Monterey County Jail

Two men have pleaded guilty to federal charges of racketeering and conspiracy to commit murder in connection to their task as enforcers of Nuestra Familia gang rules while they were inmates in Monterey County Jail. 

As revealed in the plea agreement signed on Nov. 12, the men—Alberto Moreno, 26, known as “Doughboy,” and Michael Rice, 35, who is known as “Redwood”—admitted to distributing narcotics to fellow inmates and participating in the “removal” of Norteño gang members who violated gang rules. “Removal” refers to the violent attack of a gang member by “hitters” and “bombers,” who stab the victim and then assault them by punching and kicking. The purpose of “removal” is to literally remove inmates from the housing unit for potentially violating Nuestra Familia rules against things like becoming an informant, cooperating with law enforcement, committing violence against another Norteño without permission or failing to obey direct orders from higher-ups in gang leadership.

Rice admitted he authorized the “removal” of two gang members on separate occasions while exercising “overall authority” over a Monterey County Jail housing unit, and Moreno admitted to having participated in a removal in 2013. 

“Michael Rice and Alberto Morenohave admitted to participating in brutally violent attacks and other crimes to further the control and criminal activities of the Nuestra Familia prison gang," FBI Special Agent in Charge John F. Bennett said in a statement released by the U.S. Department of Justice. (The Norteño street gang is affiliated with the Nuestra Familia prison gang, with Norteños working to keep the Nuestra Familia’s rules and directives in place, according to the indictment. That’s how Rice came to be appointed in the hierarchy with upholding Nuestra Familia’s rules in the county jail.)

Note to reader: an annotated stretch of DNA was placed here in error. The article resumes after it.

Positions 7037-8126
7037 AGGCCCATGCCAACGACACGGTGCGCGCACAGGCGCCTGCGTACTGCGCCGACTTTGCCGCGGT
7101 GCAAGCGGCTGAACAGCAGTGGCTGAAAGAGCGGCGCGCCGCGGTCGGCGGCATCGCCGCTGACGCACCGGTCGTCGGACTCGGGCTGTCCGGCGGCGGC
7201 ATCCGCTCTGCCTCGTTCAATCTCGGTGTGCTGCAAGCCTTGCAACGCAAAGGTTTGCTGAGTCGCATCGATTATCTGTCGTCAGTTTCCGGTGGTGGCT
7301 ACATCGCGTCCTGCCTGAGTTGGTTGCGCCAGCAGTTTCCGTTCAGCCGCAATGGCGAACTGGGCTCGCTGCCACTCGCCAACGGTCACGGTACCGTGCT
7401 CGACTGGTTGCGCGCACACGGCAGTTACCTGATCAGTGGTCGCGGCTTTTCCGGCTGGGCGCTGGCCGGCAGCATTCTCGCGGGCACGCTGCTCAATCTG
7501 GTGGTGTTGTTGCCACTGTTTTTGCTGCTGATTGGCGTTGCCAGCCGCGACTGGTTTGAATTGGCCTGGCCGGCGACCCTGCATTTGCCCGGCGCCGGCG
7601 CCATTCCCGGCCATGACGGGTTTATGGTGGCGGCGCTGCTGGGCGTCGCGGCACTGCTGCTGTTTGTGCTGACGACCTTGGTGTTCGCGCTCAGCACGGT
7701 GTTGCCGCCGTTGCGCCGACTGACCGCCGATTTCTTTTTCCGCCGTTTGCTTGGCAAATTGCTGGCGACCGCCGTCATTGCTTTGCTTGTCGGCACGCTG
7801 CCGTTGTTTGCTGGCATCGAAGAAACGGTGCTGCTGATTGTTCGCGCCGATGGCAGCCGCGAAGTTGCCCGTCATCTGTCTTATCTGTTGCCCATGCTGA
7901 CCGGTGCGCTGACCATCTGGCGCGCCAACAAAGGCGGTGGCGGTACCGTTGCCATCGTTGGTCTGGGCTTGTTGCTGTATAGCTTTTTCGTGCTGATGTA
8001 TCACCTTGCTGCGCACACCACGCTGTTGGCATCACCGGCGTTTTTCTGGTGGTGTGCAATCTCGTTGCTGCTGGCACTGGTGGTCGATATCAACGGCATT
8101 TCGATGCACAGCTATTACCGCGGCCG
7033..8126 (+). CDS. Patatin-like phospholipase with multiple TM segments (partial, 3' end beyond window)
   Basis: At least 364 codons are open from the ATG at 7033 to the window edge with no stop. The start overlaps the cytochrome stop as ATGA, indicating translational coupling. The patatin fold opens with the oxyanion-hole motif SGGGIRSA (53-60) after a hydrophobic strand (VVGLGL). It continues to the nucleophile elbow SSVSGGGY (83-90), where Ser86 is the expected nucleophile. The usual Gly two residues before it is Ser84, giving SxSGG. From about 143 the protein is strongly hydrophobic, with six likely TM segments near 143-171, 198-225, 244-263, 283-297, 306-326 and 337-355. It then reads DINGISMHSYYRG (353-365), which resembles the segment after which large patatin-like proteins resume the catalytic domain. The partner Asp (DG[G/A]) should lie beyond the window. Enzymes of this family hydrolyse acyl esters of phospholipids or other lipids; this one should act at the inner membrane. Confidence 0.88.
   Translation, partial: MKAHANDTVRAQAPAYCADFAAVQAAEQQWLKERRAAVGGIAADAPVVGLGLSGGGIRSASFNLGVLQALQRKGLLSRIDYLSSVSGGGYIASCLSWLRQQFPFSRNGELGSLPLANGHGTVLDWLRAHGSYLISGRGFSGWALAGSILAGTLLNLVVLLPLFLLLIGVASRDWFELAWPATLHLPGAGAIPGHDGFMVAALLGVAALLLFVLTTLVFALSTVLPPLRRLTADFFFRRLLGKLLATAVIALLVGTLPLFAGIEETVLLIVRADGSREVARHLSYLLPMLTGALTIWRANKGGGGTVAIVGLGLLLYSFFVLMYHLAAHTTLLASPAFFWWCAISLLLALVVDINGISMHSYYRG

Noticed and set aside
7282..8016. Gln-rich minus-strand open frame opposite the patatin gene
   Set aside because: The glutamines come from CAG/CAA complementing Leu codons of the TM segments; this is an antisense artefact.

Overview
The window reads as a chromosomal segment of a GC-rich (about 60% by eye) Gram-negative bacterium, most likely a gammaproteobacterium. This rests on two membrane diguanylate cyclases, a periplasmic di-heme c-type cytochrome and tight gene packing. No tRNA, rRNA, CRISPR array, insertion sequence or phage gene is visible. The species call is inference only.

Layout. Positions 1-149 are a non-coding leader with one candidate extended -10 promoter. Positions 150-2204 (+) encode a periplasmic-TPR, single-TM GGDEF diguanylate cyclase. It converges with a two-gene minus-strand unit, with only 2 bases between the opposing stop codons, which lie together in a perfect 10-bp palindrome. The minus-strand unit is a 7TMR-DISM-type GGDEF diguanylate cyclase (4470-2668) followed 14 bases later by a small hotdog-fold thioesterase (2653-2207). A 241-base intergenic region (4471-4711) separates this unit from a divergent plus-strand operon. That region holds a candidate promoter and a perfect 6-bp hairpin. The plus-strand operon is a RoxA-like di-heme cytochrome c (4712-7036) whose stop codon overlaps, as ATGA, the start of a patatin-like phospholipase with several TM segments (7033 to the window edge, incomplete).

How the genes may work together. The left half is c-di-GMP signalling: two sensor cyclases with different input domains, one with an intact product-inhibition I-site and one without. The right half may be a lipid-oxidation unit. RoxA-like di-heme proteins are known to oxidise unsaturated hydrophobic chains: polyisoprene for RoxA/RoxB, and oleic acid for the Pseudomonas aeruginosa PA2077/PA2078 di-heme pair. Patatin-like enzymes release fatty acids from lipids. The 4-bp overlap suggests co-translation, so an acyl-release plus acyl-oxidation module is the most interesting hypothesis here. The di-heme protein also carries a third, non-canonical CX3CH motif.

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On Sept. 27, 2018 Moreno, Rice and 12 other defendants were indicted by a federal grand jury for racketeering conspiracy; Moreno and Rice were charged with conspiracy to commit murder in aid of racketeering and conspiracy to commit assault with a dangerous weapon in aid of racketeering. In their statements, both defendants pleaded guilty to the racketeering conspiracy charge, admitting that murder was an object of the conspiracy. If they comply with their plea agreements, the additional charge will be dropped at sentencing. 

Moreno’s sentencing hearing is scheduled for Jan. 7, 2020 and Rice’s is on March 3, 2020. Moreno is expected to be sentenced to seven years and Rice to 13 years, per their plea deals. The maximum allowable sentence for their charges is life in prison plus five years of supervised release and a $250,000 fine.

 

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